Submit Press release  ∑ eTN Team ·  Advertising  ·  eTN Awards  - Worldtourism Events    

Buffalo Plane Crash

Crash pilot 'broke airline rules'  Feb 16, 2009

A plane that crashed into a house killing 50 people was in autopilot when it went down - violating airline policy, an aviation official has said.

Pilots are recommended to fly planes manually in icy conditions and required to do so in severe ice, said US National Transportation Safety Board (NTSB) investigator Steven Chealander.

The pilot of the doomed plane reported "significant" ice on his wings and windshield just before the crash-landing outside the northern US city of Buffalo.

The announcement was made after US investigators met to examine flight data and voice recordings taken inside the Continental Airlines Flight 3407.

All 49 passengers and crew were killed, as was a man inside the house, although his wife and daughter escaped with only minor injuries.

A team of around 150 people, including FBI, local law enforcement, the medical examiner's office and fire department volunteers are working at the site.

Investigators need three to four days to complete their work, which is being held up by ice and the difficulty in distinguishing plane wreckage from the remains of the house, Mr Chealander said.

"I know this seems as though this is going to be painstakingly slow, but unfortunately, we're not like... a CSI show on television where we can solve it all in one hour," he warned.

Federal investigators have suggested that ice build-up may have contributed to the crash, but Mr Chealander said the plane had "a very sophisticated de-icing system".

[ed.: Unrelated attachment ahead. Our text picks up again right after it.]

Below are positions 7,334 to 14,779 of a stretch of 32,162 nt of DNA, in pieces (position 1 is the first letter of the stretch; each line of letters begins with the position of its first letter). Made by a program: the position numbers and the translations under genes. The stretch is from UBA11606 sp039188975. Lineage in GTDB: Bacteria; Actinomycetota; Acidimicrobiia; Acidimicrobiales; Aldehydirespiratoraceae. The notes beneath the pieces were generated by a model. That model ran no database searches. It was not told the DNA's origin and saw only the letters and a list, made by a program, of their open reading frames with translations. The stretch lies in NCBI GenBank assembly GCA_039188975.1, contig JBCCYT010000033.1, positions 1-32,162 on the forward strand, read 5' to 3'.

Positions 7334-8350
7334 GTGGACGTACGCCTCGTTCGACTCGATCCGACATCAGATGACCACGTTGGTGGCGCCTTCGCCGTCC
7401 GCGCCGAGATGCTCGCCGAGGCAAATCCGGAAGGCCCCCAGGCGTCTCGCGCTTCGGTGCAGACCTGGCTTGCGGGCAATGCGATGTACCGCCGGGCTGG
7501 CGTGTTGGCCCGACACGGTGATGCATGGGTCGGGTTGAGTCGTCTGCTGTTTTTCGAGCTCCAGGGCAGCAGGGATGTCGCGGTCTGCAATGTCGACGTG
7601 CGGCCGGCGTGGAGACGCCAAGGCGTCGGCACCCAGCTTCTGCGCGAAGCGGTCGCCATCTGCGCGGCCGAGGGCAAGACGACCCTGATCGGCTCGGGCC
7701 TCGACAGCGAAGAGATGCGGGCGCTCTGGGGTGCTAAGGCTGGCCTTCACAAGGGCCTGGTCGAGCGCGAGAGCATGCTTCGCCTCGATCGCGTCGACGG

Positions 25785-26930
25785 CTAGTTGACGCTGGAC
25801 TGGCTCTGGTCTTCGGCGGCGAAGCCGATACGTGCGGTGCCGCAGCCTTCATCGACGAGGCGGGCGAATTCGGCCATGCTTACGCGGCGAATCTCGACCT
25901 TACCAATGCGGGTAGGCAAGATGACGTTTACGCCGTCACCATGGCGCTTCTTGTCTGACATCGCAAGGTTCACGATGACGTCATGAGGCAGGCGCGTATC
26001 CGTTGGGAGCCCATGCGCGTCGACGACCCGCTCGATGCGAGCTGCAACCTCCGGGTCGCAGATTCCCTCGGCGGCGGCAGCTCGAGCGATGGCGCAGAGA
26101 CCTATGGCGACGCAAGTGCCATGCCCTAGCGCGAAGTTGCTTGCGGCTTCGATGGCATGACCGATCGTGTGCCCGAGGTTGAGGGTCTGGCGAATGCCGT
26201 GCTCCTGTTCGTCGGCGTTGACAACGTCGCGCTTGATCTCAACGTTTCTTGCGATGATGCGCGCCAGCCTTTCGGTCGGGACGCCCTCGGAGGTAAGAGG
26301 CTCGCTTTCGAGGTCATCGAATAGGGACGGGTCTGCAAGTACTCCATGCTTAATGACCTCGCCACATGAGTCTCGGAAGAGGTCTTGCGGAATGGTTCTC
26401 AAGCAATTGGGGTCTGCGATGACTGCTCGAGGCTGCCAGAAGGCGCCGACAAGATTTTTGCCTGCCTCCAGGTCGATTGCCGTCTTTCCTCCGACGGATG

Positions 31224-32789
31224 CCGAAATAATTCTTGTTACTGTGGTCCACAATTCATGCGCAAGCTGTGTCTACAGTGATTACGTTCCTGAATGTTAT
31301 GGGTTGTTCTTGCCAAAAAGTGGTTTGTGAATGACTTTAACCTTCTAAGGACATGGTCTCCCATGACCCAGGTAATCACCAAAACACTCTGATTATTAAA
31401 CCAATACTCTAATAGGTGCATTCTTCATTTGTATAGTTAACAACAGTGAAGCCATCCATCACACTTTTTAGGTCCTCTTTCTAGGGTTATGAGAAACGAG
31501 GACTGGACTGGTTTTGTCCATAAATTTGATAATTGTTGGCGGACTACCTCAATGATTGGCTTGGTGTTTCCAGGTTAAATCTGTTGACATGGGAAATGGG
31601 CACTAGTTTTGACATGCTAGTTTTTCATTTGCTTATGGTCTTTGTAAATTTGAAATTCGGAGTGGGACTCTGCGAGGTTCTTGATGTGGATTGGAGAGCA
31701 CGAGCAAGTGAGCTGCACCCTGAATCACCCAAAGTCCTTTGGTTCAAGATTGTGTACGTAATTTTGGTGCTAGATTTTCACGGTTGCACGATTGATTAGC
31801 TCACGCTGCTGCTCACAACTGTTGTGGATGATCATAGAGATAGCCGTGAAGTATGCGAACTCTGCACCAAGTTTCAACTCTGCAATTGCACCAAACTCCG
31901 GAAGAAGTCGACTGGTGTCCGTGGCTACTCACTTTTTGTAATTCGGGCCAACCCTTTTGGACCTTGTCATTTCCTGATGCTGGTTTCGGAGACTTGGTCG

He added that both of the plane's engines appear to have been working normally, stressing that the NTSB has not reached a final conclusion about the cause of the crash.

The cockpit recorder and flight data recorder also showed that aerodynamic stall protection was activated on the aircraft, warning the pilot that there was not enough airflow over the wings to maintain lift, he said.

Investigators said black box recordings showed the crew had been concerned about the weather and low visibility due to snow and mist as they approached Buffalo.

They asked to drop to 11,000 feet, but began to see a problem with ice.

Mr Chealander also said that contrary to media reports, the plane had not nosedived but landed flat and orientated north-east, facing away from the direction in which it had been trying to approach.

The pilot has been identified as 47-year-old Marvin Renslow, who joined Colgan Air in 2005 and had flown more than 3,000 hours with the airline, according to a company spokesman.

Crash pilot 'broke airline rules'
The wreckage following the disaster in Buffalo, New York / Image via

Premium Partners